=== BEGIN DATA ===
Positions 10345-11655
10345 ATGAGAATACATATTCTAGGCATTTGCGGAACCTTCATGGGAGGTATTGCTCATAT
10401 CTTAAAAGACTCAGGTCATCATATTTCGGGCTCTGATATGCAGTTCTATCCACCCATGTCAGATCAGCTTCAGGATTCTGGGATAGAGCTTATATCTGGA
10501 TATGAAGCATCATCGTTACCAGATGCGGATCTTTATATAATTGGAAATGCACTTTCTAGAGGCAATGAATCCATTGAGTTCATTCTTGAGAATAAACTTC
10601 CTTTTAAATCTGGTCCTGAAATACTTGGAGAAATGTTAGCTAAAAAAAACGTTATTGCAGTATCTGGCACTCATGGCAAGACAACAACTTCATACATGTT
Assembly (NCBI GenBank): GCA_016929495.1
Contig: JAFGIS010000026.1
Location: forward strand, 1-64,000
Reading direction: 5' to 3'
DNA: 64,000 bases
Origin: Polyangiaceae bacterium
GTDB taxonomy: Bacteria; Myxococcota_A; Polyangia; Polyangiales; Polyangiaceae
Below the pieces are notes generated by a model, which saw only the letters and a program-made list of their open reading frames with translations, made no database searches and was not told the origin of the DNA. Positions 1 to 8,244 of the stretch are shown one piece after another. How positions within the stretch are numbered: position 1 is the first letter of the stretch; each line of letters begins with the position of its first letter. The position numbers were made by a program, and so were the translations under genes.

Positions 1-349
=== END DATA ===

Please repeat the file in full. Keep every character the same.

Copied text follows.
Positions 10345-11655
10345 ATGAGAATACATATTCTAGGCATTTGCGGAACCTTCATGGGAGGTATTGCTCATAT
10401 CTTAAAAGACTCAGGTCATCATATTTCGGGCTCTGATATGCAGTTCTATCCACCCATGTCAGATCAGCTTCAGGATTCTGGGATAGAGCTTATATCTGGA
10501 TATGAAGCATCATCGTTACCAGATGCGGATCTTTATATAATTGGAAATGCACTTTCTAGAGGCAATGAATCCATTGAGTTCATTCTTGAGAATAAACTTC
10601 CTTTTAAATCTGGTCCTGAAATACTTGGAGAAATGTTAGCTAAAAAAAACGTTATTGCAGTATCTGGCACTCATGGCAAGACAACAACTTCATACATGTT
Assembly (NCBI GenBank): GCA_016929495.1
Contig: JAFGIS010000026.1
Location: forward strand, 1-64,000
Reading direction: 5' to 3'
DNA: 64,000 bases
Origin: Polyangiaceae bacterium
GTDB taxonomy: Bacteria; Myxococcota_A; Polyangia; Polyangiales; Polyangiaceae
Below the pieces are notes generated by a model, which saw only the letters and a program-made list of their open reading frames with translations, made no database searches and was not told the origin of the DNA. Positions 1 to 8,244 of the stretch are shown one piece after another. How positions within the stretch are numbered: position 1 is the first letter of the stretch; each line of letters begins with the position of its first letter. The position numbers were made by a program, and so were the translations under genes.

Positions 1-349